INTRODUCTIONINTRODUCTIONYou can only hope to find a lasting solution to a conflict if you havelearned to see the other objectively, but at the same time to experiencehis difficulties subjectively.Dag HammarskjoldIn countries affected by conflict and severe human insecurity, such asUkraine, the media have an important role to play as an active promoter ofhuman rights and democratisation, as well as a facilitator of conflict reductionand resolution through the gathering and dissemination of non-partisaninformation.The traditional role of “good” journalism is to enable the public to make wellinformed decisions. However, good journalism is difficult work at the best oftimes. In a society threatened by violent conflict, journalists face much greaterdifficulties. They operate in a climate of fear and threats and with opposingsides seeking to control the media.But covering a conflict is also when good journalism is most important. Inconflict situations, the role of the media is critical in providing the public withfull, reliable and non-partisan information. The approaches and methods ofconflict sensitive journalism allow the media to provide the public with morecomprehensive, neutral and accurate information on the conflicts.Ultimately, our job as journalists is to tell stories: stories of people, real peoplewho are often living in horrific situations. But how can we do so in extremely11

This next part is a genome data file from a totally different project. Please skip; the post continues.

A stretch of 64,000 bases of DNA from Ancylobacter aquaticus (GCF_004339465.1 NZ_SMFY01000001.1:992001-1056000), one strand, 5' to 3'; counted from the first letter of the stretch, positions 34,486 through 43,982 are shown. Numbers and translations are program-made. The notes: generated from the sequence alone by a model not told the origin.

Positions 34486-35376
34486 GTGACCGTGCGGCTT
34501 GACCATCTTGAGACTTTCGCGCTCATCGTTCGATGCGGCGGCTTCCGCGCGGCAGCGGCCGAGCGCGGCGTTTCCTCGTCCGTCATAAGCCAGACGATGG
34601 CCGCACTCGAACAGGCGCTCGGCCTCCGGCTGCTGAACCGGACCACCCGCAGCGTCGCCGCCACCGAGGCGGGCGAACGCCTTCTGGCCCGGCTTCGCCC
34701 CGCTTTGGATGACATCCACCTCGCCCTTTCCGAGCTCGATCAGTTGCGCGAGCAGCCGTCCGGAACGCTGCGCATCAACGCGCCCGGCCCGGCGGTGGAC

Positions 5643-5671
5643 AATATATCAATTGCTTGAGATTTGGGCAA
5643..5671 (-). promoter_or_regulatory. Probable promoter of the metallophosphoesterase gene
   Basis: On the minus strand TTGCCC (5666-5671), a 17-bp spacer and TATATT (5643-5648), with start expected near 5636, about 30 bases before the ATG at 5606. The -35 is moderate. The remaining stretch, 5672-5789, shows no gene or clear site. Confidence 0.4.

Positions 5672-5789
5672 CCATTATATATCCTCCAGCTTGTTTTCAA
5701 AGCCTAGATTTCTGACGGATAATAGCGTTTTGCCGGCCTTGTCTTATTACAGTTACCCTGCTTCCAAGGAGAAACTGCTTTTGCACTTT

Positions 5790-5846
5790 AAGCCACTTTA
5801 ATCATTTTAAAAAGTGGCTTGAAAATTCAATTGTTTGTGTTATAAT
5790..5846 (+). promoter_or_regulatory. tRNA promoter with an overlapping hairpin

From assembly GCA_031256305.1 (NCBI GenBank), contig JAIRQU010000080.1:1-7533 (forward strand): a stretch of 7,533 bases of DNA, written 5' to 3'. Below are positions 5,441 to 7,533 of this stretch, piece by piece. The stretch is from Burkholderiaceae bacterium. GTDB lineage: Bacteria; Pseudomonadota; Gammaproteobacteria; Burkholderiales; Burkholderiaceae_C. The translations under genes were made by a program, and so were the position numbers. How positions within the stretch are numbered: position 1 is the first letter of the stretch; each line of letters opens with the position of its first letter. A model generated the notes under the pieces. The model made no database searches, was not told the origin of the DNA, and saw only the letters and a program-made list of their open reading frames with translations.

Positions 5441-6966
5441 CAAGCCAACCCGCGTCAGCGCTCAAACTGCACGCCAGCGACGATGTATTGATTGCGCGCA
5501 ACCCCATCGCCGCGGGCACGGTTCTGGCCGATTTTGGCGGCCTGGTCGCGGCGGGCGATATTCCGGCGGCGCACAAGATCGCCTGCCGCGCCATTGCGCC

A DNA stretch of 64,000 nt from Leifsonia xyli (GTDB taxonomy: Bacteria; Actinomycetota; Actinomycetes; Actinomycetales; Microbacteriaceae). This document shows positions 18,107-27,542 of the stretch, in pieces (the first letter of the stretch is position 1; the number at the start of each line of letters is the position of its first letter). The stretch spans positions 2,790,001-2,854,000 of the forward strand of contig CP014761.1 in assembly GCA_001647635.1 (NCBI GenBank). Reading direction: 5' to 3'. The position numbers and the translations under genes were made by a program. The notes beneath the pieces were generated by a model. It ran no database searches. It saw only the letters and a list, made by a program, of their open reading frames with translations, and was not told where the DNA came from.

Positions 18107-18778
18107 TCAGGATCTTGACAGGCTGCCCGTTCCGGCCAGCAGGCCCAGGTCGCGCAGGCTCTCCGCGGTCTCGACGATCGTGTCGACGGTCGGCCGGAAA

Conflict sensitive journalism: best practices and recommendationschallenging, emotionally and dangerous contexts? What international standardsand best practices exist for journalists covering conflict?Many of these standards are based on the most essential of journalismethical standards such as accuracy, impartiality, fairness and balance whileothers have grown from an increasing awareness of the tenets of conflictsensitive journalism. Good journalism should be accurate, impartial, balancedand responsible so that: Accuracy Impartiality Responsibility Reliability.Reliability comes down to our own credibility. Our credibility as media duringconflict is our currency if we destroy that credibility we have nothing and mayas well stop doing our jobs. We need to earn that credibility and then maintain it.Conflict sensitive journalism empowers reporters to report conflictsprofessionally without feeding the flames of conflict. Conflict sensitivejournalism means that we report in depth, cover all sides and allow for anopportunity for those involved to ventilate all issues related to the conflict. Inhis important work on conflict sensitive journalism, Ross Howard outlined theresponsibilities we, as journalists have, in reporting conflict.They include: Duty to understand conflict Duty to report fairly Duty to report background and causes of conflicts Duty to present the human side Duty to report on peace efforts Duty to recognize our influenceRoss Howard, Conflict-sensitive journalism. International Media Support(IMS) and IMPACS: 2/11/ims-csjhandbook-2004.pdfHow to cover the battlefield responsively, remembering about safety of yourteam, your own as well as that of your sources?How should a journalist work with communities that suffer as the resultof the conflict, abnd how to interview vulnerable groups such as internallydisplaced persons, children, etc.?How a journalist can help to find and distribute important humanitarianinformation?How to avoid manipulations in your work, and how to avoid beingmanipulated?In this handbook we try to look at best international standards, and practicesthat are applied in Ukrainian realities.12